The Flip Side of the Coin
If being loose with your cash is one end of the spectrum, then the second avatar is the other:
This person is super tight with their money and always a little freaked out.
They’ve got anxiety in their chest and their heart’s pounding every time they look at their bank account or open QuickBooks, because for them, money is like a bar of soap: It just keeps slipping away.
And strange as it may sound, this avatar can sneak up on you.
A lot of people start a business, and then for whatever reason — they get some PR, ads start working, products are good — that business gets big.
All of the sudden, they have the pressure of dealing with people’s salaries. They didn’t realize what they signed up for until the whole thing starts riding on them, so they tighten up.
Which Money Mindset Should You Have?
If you’ve done any physical exercise, you know that being super tense doesn’t usually help you.
Well, the same is true when managing money.
If you want to have a healthy relationship with your money then neither of these avatars is the best one. Not on their own, at least.
You want to be relaxed most of the time, but still able to get intense when you need to.
Here are the financial goals I use to help me achieve this balance.
Achieving Financial Health for Your Business
I look at people’s finances a lot, and I know that most people are operating within a 1 – 3 month liquidity window.
Meaning that if everything went south tomorrow, their business would go under in about three months once new money stopped coming in.
You really don’t want to put yourself in this spot.
It’s so important to build up a big enough cushion to protect yourself from going under. (This is a concept I didn’t understand before I met Carrie.)
For me, achieving financial health for my business looks like this: 12 months of the business in liquid cash.
That means covering all of my staff salary, advertising costs, inventory money, etc. If I did not make another sale for an entire year, I wouldn’t go under.
It’s hard to achieve, but that’s my goal for my business.
Now, what about my personal finances?
Financial Health for Your Personal Life
The answer to this depends on what your personal spending is, including mortgage, health insurance, kids, vacations, groceries — all the things you pay for to sustain your lifestyle.
I can tell you that most of the business owners I know who are being extremely frugal are living on between $50,000 – $100,000 a year.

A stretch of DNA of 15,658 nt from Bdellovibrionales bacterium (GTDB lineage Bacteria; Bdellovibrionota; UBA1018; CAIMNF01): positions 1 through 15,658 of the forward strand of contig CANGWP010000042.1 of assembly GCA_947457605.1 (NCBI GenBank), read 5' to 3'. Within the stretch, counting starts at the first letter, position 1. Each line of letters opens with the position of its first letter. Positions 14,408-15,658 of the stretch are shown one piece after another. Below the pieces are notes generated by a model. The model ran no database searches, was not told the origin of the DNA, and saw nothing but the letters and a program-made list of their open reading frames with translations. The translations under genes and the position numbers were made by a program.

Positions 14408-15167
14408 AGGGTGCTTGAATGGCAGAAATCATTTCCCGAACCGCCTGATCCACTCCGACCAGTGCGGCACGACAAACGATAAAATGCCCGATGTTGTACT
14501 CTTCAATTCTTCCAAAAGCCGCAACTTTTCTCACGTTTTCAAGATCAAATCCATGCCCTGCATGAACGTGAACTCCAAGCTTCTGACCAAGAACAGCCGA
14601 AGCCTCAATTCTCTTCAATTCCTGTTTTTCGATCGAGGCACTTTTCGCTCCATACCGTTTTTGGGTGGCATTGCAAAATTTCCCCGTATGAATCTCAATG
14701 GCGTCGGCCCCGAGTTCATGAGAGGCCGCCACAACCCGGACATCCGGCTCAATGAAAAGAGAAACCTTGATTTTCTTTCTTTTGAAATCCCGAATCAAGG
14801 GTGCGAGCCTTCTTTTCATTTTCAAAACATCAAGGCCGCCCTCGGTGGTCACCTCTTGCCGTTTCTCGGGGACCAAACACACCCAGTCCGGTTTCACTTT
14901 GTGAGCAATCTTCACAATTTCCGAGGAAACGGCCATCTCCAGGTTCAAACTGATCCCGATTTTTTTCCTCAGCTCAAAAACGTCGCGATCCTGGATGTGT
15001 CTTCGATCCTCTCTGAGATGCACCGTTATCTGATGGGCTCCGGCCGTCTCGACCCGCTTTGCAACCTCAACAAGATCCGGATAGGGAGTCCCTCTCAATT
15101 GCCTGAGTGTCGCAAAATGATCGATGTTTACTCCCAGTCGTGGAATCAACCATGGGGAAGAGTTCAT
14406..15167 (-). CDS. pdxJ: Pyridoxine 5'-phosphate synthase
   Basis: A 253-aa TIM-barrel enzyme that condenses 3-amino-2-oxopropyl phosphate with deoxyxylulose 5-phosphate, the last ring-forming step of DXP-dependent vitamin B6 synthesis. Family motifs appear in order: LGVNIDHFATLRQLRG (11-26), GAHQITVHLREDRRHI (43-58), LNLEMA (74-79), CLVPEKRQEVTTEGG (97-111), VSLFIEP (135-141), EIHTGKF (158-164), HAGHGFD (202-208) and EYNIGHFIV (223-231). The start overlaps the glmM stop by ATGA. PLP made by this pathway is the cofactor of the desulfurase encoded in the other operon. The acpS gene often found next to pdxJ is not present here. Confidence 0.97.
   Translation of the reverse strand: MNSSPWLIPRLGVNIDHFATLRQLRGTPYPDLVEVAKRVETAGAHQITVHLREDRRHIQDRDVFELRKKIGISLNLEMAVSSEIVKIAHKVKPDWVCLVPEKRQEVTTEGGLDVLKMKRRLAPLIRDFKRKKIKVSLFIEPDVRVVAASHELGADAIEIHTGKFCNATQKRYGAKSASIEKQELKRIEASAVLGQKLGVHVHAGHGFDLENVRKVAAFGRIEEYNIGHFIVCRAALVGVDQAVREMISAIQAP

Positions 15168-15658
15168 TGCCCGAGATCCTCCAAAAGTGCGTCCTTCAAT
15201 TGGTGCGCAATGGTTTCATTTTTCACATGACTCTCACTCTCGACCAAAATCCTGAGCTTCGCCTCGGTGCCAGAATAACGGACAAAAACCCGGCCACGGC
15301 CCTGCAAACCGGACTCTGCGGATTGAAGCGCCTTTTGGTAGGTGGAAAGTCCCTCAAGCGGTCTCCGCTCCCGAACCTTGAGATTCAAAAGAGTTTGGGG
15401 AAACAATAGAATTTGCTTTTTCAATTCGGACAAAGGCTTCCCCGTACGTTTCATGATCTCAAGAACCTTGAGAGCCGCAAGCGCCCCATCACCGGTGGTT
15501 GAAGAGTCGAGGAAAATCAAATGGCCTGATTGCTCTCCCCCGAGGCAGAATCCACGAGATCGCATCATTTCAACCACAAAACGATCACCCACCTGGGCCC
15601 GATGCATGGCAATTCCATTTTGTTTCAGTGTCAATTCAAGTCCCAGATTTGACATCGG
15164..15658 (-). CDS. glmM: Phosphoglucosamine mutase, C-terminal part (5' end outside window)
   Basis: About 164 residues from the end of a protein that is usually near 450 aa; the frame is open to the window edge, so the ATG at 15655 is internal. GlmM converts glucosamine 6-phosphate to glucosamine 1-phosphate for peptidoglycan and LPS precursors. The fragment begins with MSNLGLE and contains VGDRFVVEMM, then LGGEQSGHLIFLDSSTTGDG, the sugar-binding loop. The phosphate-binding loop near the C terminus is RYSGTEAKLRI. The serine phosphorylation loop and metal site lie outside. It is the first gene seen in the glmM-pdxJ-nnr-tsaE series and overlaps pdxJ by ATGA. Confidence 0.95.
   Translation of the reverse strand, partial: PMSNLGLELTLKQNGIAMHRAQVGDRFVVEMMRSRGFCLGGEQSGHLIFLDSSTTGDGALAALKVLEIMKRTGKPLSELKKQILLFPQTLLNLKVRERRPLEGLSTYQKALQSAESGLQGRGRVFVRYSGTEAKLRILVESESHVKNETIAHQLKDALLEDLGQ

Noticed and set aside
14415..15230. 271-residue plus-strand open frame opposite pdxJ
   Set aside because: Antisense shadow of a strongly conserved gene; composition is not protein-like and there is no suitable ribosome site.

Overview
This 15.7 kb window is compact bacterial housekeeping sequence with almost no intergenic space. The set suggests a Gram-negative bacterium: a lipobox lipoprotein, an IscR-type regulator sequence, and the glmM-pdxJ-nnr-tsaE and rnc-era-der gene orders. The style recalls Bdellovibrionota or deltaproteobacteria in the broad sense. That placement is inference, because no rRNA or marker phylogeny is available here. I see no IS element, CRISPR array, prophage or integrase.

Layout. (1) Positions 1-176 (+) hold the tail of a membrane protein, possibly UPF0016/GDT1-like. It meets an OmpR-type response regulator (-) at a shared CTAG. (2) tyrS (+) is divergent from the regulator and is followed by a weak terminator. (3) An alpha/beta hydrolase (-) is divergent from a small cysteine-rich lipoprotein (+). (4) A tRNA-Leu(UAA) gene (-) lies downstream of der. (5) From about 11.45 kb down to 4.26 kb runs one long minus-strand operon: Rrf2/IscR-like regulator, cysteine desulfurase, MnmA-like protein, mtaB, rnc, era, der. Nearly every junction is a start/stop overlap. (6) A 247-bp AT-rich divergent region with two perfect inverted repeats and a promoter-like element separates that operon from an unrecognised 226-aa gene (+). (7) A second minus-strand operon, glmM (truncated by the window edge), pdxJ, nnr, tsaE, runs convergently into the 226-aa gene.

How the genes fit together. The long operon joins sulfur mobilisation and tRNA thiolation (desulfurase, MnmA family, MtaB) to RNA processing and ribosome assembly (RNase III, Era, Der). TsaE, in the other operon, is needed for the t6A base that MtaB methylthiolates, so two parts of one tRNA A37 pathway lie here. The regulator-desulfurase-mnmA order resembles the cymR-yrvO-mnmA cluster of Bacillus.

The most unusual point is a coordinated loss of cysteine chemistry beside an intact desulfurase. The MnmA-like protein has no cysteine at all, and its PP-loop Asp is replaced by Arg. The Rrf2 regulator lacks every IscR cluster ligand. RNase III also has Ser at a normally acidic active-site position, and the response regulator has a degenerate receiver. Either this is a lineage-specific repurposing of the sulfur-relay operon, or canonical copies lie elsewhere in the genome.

Meanwhile, business owners on the other end of the spectrum are ballin’ out on $500,000 – $600,000 (after taxes!).
Now, I’m not judging, and I’m not going to tell you which one I think is right or wrong. I think there are merits and benefits to both, but whatever this number is for you…
My financial goal is to have 24 months of my personal expenses liquid.
Meaning if I lost my job — if my business crumbled, if everything went away — I could continue living at my current lifestyle for two years.
I could take 12 months to chill out and let it all come down while I sat on a beach somewhere (or whatever). Then, I could spend the next 12 month building.
That’s the goal.
But Most People Won’t Do This
So, my financial goals are 12 months liquid for my business and 2 years liquid for my personal expenses…
But I know that most people are not thinking this far ahead in relationship to their money.
They’re not planning for two years from now. They’re not putting aside 5% of the profits to achieve this…
But if you don’t have a plan and you’re not being deliberate about setting goals, you’ll never achieve this level of security.
Your financial state will just go on being whatever the status quo is.
Your Goals May Be Different
Maybe the “12 Months and 2 Years Goal” feels too constricting for you. Maybe 6 months of business liquidity and 1 year of your personal expenses is more reasonable.
I tend to have big goals. I shoot for the moon.
But look, I know that confronting your money isn’t easy to do. It’s difficult, and it requires practice and making deliberate choices.
And to help you achieve these goals, in Part 2 of Money Talks I’ll give you the financial strategies and the business reports that I look at every month.
Talk to you then!